FIELD OF THE INVENTION
This invention relates generally to treatment of carpal tunnel syndrome, and more particularly to a non-invasive apparatus and method for treatment of carpal tunnel syndrome.
BACKGROUND OF THE INVENTION
Carpal tunnel syndrome is a physiological disorder that afflicts over 850,000 people each year in the United States alone. In order to better understand the cause of the carpal tunnel syndrome and the difficulty in treating this serious disorder, a detailed explanation of the physiological factors and causes of carpal tunnel syndrome is presented below. Carpal tunnel syndrome is caused by a deleterious increase in pressure on the median nerve which passes through the carpal tunnel (or canal) in the hand, adjacent to the wrist. The deleterious increase in pressure, which is commonly brought on by prolonged repetitive motion of the hand and digits, is often caused by inflammation or damage to tendons for the hand which pass through the carpal tunnel along with the median nerve. Pressure increases can also be caused by narrowing of the carpal canal, and by generalized swelling of the structures in the hand. Thus, when the carpal tunnel is narrowed from ligament shortening, muscle development or structural inflammation, the median nerve is undesirably compressed.
Referring to FIG. 7, the carpal tunnel is formed by the eight carpal bones of the hand adjacent the wrist, which bones are arranged in two rows forming a generally U-shaped inverted arch-like “tunnel” structure. The three large carpal bones of the proximal row (i.e., closest to the chest), beginning laterally (i.e., from the outside with the hand directed downward and the palm facing forward), are the scaphoid, lunate, and triquetrum; the smaller pisiform bone sits on the palmar surface of the triquetrum. The distal row, from lateral to medial, consists of the trapezium, trapezoid, capitate, and hamate carpal bones. The vault of the carpal tunnel is formed by the carpal ligament and the flexor retinaculum. Nine tendons, their tendon sheaths, and the median nerve pass through the tunnel.
The carpal ligament is made of collagen and elastin and extends from the pisiformis and hamulus of hamate bones on the ulnar aspect of the tunnel to the tubercle (i.e., projection) of trapezium and the tubercle of the scaphoid bones on the radial (i.e. lateral) aspect of the carpal tunnel. The flexor retinaculum also stretches across the carpal tunnel and attaches to, on the medial aspect of the carpal tunnel, the pisiform bone and the hook of hamate, and, on the lateral aspect, the tubercle of the scaphoid and trapezium bones. The proximal border of the flexor retinaculum corresponds generally to the transverse skin crease at the base of the hand/wrist. The carpal ligament and flexor retinaculum, along with the carpal bones, form the restricted space through which the median nerve and several tendons pass.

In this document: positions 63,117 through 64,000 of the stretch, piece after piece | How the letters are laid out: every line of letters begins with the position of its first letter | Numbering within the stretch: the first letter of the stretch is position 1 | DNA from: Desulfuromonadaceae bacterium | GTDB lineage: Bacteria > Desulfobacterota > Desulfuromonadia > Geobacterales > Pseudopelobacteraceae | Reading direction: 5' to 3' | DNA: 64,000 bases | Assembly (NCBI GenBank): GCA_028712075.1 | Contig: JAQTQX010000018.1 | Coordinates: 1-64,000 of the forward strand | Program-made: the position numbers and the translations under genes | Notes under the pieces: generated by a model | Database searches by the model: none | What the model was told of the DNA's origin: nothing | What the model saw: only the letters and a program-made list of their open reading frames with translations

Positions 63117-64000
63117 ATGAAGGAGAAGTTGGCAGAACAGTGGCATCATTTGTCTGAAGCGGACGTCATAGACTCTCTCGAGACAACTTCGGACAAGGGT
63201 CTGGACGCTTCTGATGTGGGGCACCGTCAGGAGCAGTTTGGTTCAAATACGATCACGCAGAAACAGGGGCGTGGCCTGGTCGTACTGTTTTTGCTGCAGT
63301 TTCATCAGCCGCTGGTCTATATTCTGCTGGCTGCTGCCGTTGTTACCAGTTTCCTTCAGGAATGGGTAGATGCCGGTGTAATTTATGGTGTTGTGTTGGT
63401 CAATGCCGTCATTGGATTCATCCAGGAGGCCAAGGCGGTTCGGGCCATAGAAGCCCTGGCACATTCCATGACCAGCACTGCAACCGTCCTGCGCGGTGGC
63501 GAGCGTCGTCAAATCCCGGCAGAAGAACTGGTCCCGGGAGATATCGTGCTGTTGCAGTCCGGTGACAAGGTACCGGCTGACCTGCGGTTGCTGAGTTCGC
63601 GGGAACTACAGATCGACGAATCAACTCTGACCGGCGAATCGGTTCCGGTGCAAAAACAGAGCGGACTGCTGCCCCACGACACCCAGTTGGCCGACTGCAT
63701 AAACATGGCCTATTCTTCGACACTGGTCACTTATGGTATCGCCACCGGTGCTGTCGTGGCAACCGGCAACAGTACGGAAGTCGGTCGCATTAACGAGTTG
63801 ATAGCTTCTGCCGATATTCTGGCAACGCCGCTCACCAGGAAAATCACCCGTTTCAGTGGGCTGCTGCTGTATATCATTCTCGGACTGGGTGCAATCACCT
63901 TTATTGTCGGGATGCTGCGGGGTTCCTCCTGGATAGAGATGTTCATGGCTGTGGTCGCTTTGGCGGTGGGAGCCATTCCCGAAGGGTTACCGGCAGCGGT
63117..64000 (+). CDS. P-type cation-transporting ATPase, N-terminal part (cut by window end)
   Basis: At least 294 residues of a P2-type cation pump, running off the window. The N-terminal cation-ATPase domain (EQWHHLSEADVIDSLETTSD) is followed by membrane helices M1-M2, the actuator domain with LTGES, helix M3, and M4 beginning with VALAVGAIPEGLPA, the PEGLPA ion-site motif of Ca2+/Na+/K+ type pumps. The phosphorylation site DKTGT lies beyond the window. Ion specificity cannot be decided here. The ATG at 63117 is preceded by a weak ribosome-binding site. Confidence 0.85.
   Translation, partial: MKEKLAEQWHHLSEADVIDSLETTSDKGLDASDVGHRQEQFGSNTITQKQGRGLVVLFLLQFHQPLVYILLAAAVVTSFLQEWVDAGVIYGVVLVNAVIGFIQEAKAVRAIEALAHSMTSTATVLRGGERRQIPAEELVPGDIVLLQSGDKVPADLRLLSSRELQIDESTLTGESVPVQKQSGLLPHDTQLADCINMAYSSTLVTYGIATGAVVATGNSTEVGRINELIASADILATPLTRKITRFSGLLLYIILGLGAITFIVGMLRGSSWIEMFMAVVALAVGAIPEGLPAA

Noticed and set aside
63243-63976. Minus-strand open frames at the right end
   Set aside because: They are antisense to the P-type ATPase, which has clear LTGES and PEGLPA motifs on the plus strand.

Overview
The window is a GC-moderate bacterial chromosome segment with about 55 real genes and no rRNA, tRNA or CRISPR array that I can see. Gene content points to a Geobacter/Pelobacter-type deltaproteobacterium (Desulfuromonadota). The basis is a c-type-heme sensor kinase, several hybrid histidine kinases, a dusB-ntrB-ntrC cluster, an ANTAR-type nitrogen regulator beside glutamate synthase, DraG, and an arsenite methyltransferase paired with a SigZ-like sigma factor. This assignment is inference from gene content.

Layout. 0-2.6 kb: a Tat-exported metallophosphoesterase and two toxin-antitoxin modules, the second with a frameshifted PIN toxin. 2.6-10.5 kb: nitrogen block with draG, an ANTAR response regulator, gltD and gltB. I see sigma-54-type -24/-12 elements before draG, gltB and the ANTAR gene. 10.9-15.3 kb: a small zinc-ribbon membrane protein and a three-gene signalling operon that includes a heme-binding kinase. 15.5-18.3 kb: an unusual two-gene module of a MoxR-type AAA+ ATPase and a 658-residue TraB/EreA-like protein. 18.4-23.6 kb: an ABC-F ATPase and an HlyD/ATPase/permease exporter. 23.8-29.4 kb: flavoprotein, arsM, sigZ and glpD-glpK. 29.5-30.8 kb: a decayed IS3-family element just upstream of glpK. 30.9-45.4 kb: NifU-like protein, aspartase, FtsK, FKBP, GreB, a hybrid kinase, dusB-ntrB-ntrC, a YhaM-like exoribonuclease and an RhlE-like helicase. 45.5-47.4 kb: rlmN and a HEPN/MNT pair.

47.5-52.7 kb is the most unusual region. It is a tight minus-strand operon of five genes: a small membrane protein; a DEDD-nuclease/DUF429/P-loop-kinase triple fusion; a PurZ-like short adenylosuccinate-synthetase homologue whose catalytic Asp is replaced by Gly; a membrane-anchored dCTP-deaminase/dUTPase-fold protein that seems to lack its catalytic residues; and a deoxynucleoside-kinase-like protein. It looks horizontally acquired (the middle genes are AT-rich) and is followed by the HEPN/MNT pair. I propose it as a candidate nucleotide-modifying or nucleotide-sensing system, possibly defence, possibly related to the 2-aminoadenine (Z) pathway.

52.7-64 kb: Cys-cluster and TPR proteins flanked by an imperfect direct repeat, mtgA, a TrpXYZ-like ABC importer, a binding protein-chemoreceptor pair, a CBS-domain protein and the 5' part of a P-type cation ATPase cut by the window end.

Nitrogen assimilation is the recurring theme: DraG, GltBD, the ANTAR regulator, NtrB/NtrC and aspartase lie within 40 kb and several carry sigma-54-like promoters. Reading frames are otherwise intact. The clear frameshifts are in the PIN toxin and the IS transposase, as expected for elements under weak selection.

Symptoms of carpal tunnel syndrome include tingling sensation in the hand, discomfort, numbness, and pain localized in the hand or radiating up the arm to the shoulder. All of these symptoms can occur during the day or can make the patients wake up at night. In advanced cases, there is atrophy and weakness of the thenar area of the hand which may weaken the grip and cause objects to fall out of the hand.
Conventional treatment of carpal tunnel syndrome is divided into surgical (invasive) and conservative (non-invasive). Surgical treatment consists of making an incision on the palmar aspect of the hand and splitting the carpal ligament, thus partially opening the carpal tunnel and relieving the pressure. This procedure, while occasionally successful, often has negative consequences, which include, but are not limited to, non-resolution of symptoms often requiring a second surgery, pain in the area of the scar, and injury to the superficial palmar branch of the median nerve causing persistent neurologic symptoms such as loss of full control over the hand. Furthermore, this procedure is very expensive. Understandably, surgical treatment is often considered as a last option.